When you get past CU's videotapes and attention-grabbing headlines and really do some research on the 2001 Montero (and other SUV's), its pretty interesting (and reassuring) what Montero owners will find.
  • viet2viet2 Posts: 66
    Montero for a Ford?, I would not do that. The important thing is how the truck feel to the owner/driver, not because of what CU said. The Montero has very good steering feed back, with no kick-back like the Expedition. What I mean about kick back is if the truck is suddenly steered in one direction, the steering will continue to occilate left and right uncontrolably when driver tries to steer straight. Beside, Ford has reliability problems, I just got rid of my Ford SVT Contour, I just got tire of going to the dealer ship to fix all kind of thing. Also, Any one liked Ford must like squeaks and rattles.
    I have no doubt the Montero handling suffered by soft spring, that is why the body lean so much. Mitsubishi wants the truck to do off-road well, so they tune the Montero with soft spring for long suspension travel. I have always looking for polyurethane bushings for the sway bars since I have bought the vehicles, but I can not find a set. Anyone have a lead?
  • ken131ken131 Posts: 20
    Thanks for the info about the Expedition. It has a 5 star NHTSA front crash test rating and is top rated in JD Powers initial quality survey. I'll gladly take my chances with it rather than having to worry about it tipping over at 37 mph. Do you really think that CR has some sort of "agenda" and rigged their test of the Monty? What reason would they have to do that?
  • jmaterojmatero Posts: 253
    Look, I don't believe for one minute he traded it in because of safety concerns... he's using it as an excuse. If he REALLY was concerned about safety he'd check out the vehicle's ratings and there are better choices for the money. Regardless, I know ONE person who is LESS safe out there now... ME! I drive on the Meritt Pkwy in CT every day and I can't TELL you how many SUV's are off the road flipped over each week because they drive too fast or think that they are safe on wet roads. And I've seen MANY Fords... explorers and expeditions/navigators on their roofs let me tell you. Never seen a Mitsubishi though.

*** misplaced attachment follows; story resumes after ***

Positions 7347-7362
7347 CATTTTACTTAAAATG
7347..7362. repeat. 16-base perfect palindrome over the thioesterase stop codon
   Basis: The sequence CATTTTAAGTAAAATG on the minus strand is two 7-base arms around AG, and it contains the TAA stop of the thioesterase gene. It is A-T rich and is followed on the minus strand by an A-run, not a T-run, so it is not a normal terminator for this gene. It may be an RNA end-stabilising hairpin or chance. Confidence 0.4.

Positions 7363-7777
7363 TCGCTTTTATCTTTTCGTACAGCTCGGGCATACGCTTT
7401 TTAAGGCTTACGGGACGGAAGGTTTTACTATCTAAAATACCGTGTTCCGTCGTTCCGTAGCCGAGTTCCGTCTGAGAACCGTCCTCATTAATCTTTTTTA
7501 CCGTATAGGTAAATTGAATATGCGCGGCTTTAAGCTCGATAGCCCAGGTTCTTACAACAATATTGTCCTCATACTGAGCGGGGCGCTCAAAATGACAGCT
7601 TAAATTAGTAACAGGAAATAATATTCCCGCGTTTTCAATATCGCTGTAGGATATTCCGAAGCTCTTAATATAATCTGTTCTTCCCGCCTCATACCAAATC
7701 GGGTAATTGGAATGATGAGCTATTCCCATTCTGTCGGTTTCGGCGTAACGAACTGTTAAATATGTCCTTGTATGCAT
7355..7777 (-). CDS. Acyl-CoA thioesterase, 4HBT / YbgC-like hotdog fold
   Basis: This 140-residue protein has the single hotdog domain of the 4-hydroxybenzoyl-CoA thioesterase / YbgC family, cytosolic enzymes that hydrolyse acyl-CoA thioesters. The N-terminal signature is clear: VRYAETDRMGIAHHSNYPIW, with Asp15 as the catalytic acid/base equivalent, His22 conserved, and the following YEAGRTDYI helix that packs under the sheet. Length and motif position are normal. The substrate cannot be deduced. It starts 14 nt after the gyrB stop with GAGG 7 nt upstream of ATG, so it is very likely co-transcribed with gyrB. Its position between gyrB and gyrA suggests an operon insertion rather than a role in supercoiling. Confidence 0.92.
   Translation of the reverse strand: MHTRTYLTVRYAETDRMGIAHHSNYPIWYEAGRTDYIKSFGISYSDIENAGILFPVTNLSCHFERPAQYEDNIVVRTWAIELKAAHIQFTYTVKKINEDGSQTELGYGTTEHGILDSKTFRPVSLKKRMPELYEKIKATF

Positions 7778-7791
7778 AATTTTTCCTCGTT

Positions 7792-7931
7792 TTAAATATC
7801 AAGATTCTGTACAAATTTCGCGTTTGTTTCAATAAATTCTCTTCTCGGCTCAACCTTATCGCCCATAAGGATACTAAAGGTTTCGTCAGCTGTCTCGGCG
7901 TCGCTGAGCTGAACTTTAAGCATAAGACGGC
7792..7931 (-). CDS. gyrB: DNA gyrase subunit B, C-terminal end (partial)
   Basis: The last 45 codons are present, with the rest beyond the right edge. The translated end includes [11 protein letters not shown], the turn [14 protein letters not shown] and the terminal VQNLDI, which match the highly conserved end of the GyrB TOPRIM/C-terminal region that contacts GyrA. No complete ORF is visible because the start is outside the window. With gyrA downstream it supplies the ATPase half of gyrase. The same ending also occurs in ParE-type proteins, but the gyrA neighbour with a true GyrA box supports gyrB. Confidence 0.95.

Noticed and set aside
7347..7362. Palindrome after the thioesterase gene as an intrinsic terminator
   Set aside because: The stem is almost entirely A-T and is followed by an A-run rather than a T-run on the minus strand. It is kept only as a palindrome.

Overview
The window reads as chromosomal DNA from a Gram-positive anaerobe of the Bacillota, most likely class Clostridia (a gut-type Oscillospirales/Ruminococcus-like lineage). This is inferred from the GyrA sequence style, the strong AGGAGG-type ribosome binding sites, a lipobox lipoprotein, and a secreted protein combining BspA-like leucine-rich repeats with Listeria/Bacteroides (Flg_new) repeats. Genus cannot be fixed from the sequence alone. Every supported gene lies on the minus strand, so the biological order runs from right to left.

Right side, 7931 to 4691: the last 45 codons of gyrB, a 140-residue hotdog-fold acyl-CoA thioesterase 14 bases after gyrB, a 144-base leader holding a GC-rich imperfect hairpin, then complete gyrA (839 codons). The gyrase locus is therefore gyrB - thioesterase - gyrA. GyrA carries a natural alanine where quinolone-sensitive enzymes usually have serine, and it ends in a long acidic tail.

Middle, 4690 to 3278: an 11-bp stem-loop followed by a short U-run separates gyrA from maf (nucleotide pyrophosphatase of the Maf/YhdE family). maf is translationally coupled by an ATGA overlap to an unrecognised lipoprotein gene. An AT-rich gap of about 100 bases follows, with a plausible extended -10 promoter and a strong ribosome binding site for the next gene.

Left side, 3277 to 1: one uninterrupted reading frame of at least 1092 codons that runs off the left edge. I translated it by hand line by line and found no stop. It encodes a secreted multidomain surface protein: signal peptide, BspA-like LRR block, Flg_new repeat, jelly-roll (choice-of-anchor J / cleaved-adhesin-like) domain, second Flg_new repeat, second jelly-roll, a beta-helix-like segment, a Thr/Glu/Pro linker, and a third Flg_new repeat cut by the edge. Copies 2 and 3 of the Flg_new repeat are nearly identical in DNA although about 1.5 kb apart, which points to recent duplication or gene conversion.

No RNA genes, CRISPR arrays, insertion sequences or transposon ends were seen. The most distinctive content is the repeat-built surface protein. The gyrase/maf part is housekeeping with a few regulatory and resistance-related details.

• cct1cct1 Posts: 221
    No, Ken is right--the Expo will be much safer--depending on which loaner vehicle he gets while it is in for repairs.
  • brillmtbbrillmtb Posts: 543
    I can understand why Mitsu owners want to jump all over others who take unreasonable shots at the Montero when there is good reason to believe that the rollover report is flawed and that Mitsu has addressed and is addressing saftey issues but I hope we can move beyond the attacks.

    I still stand by my statement that any SUV can be rolled, all under similar conditions, if you try. Whether one rolls at 37.5 or 40 or others that dont even make it back into to next cone probably has little bearing on real world conditions since most of us are driving 70-80 on the highway. Hell, I think my Acura GSR might roll at that speed especially if I get a front tire off the pavement.

    Drew, I personally know of people who have walked away from roll overs in thier SUV but the physics of a head on are very concerning. It doesnt take much deceleration force to tear your aorta. Airbags hitting you in the head have been known to cause chest and head/neck problems too. Bottomline, head-ons are going to deliver a much more forceful and dangerous blow.